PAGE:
I've been around long enough to see programs which print lots of output to stdout get a lot lot faster by piping their output to /dev/null.


I've been around long enough to hit ctrl-o to make that happen


What does a programmer that's not a "real programmer" do? Only write code in films? Slap the keyboard on hackertyper.net?


I imagine the argument would be that the person that writes code at a corporation is not the same person who writes it for hobby. Even if they share the same body, one is just doing it for the cash and the other for fun.


npm was about 6 years old and im pretty sure a lot of corporates have adopted node by then.

I don't think it has so much to do with quality but rather we like to re-invent shiny "new" wheels and then the new tooling must iron out all the corner cases.

https://github.com/npm/npm/issues/11283


One solution is to install a signal handler for SIGWINCH and redraw everything.

In practice this works best for terminal apps that already make use of the entire screen (say vim or emacs) but not so well for mixed text and some visual gadgets.


APT already has a signal handler for SIGWINCH, in order to resize the progress bar. The problem is that after APT finds out about the resize it clears the last line on the screen, but it's a visual line, which is only a part of a semantic line which was wrapped after shrinking the terminal window. APT doesn't know how many visual lines the progress bar takes after being rewrapped by a resize, so it doesn't know how many lines to clear. It could try to compensate by remembering the old width in characters, looking at the new one and calculating what rewrapping would result in, but that would probably not be very reliable across different terminals.

Redrawing everything is annoying from UX point of view, because it breaks copying lines out of the terminal. Instead of getting a bunch of lines separated by line feeds corresponding to semantic lines, the user gets a bunch of lines corresponding to the visual lines in the terminal (so a lot of lines broken, some of them midword), including loads of meaningless whitespace.

I wish the modern terminal was less of an old terminal emulator and more of a GUI for displaying pipelines. So no ncurses-like applications, such as vim, more first-class support for progress bars (instead of the hacks that we have), support for jumping between the lines in scrollback where the user typed in the commands, no possibility of breaking the terminal state (such as what happens when I hit Ctrl+C in the password prompt of openvpn) forcing the user to run "reset", etc. etc.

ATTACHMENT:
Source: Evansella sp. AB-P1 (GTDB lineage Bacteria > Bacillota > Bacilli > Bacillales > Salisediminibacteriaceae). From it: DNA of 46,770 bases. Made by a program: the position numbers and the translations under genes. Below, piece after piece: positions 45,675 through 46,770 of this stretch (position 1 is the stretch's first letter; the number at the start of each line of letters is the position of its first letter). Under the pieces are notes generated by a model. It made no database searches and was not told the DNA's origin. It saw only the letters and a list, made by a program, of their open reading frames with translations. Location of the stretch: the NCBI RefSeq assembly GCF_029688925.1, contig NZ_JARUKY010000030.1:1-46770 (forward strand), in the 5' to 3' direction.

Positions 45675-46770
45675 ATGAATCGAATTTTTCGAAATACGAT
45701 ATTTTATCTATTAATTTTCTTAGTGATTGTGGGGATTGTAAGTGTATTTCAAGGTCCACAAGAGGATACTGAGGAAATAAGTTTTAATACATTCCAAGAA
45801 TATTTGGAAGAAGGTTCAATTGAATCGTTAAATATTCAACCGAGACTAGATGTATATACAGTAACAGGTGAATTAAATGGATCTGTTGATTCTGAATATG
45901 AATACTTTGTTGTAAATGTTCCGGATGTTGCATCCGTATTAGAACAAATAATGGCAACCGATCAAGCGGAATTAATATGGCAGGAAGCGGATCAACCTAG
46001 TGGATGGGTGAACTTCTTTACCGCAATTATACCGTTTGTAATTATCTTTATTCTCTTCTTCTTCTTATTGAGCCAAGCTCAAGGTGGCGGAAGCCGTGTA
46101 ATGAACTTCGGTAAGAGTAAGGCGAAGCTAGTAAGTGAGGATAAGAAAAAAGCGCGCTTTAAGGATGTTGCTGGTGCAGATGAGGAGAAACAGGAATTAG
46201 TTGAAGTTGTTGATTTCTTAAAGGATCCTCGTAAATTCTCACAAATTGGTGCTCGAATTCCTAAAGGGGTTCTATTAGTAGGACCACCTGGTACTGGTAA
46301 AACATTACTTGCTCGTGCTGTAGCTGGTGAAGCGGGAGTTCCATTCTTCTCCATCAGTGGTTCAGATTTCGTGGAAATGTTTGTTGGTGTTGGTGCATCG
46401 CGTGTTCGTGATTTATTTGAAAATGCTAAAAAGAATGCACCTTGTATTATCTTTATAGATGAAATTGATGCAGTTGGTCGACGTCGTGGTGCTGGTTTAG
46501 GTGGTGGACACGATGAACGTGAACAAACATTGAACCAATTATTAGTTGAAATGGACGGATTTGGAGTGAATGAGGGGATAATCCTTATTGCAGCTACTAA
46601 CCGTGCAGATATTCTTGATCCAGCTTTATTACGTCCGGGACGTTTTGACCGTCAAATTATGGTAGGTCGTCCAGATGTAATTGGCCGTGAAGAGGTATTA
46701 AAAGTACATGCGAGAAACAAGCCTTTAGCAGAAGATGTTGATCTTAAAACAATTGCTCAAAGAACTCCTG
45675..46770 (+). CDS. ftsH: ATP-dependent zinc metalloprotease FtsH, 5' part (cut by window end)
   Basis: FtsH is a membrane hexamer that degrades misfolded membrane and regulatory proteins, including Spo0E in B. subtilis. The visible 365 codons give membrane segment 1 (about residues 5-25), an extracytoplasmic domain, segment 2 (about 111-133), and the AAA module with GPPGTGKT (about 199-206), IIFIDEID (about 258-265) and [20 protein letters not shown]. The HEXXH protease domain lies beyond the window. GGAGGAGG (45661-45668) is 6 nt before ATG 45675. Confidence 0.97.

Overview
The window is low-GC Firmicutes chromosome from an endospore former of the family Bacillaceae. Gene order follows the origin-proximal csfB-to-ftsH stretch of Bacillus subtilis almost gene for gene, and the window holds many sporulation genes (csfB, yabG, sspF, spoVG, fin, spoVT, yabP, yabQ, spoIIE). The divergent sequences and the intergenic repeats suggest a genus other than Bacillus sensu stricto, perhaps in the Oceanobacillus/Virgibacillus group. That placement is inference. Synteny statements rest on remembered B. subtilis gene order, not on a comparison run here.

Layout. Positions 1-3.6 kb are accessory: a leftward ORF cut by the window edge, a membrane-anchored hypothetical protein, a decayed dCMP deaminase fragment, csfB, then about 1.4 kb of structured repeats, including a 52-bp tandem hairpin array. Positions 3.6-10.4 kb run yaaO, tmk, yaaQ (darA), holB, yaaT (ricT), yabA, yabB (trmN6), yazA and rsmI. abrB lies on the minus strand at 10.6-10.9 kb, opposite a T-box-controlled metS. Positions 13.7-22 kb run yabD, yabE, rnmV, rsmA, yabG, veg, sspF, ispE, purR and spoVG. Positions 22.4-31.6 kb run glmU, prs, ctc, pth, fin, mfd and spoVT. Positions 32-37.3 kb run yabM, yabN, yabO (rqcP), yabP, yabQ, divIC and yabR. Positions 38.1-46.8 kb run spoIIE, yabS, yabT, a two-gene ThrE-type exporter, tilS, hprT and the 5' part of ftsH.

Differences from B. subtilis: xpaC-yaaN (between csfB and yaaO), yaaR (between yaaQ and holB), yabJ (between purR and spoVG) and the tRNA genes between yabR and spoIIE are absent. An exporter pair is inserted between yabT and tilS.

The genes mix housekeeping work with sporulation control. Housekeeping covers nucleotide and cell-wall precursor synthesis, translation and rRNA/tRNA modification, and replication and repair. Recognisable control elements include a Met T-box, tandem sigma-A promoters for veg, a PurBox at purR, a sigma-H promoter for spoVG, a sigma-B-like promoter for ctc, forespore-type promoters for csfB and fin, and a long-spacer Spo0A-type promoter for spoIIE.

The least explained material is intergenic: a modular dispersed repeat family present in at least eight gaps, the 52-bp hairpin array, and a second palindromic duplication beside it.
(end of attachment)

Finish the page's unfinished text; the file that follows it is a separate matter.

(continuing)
The problem you’re highlighting is a simple design issue.

My problem with progress bars is they are usually nonsense estimates based upon random programmer choices.

I know former MSers who worked on progress bars for old Windows versions. Specifically I remember them saying the progress bar for copying files to USB was estimating how long until a USB hardware buffer was clear, without any idea how much more data there was intended to be jammed into the buffer once it cleared. Buffer would immediately refill and increase the wait time.

Given how slowly Windows deprecates code, who knows what subroutines any given progress bar is relying on.

They’re nonsense features meant to soothe users who seek progress. They don’t need to be interesting visually. I’d accept a simple countdown that made sense.

I’m hoping manufacture of application specific chips takes off. That we embed a 3D engine into silicon and this “software engineering is life” mind virus can go away.

We simply did not do it that way before because we lacked the manufacturing capabilities.

If manufacturing hopes and dreams of colleagues in the chip biz come to fruition, software is on its way out as a routine part of developing new technology. But I mean they’re biased; attention on hardware versus software makes them more valuable.


I've been starting work on a long rant title "Counting is Harder Than You Think". In general, I think most people think counting is one of the easiest things for computers to do because people learn counting in elementary school and just forever associate it with "easy". (Someone's never asked the elementary school teacher's opinion of that.)

"How hard can it be, it's just a Select Count() in SQL!" Uh, that Count() is possibly doing a ton of work in CPU/IO that the server could be doing for other things, and sure an Index might speed that up, but you can't really index an Index and eventually you get right back to where you can't afford the CPU/IO time.

People just assume computers have exact numbers at all times. Some of that is just a problem of bad UX design ("why are we showing a meaningless estimate number like 1,492,631 and not 'about a Million things to do'?"), but so much of it just seems to be that people think counting is easy.


If we are gonna bitch about progress bars, Microsoft’s are almost always the worst. So many of them get to 99% and them stall out… dunno how they get their progress bars so bad.


The problem isn't Microsoft. The problem is that progress bars are the worst way to indicate progress ever invented except for all the other terrible ways to indicate progress we've invented. Percentage numbers are always a lie and shouldn't even be shown, but some people like the soothing comfort of "number go big".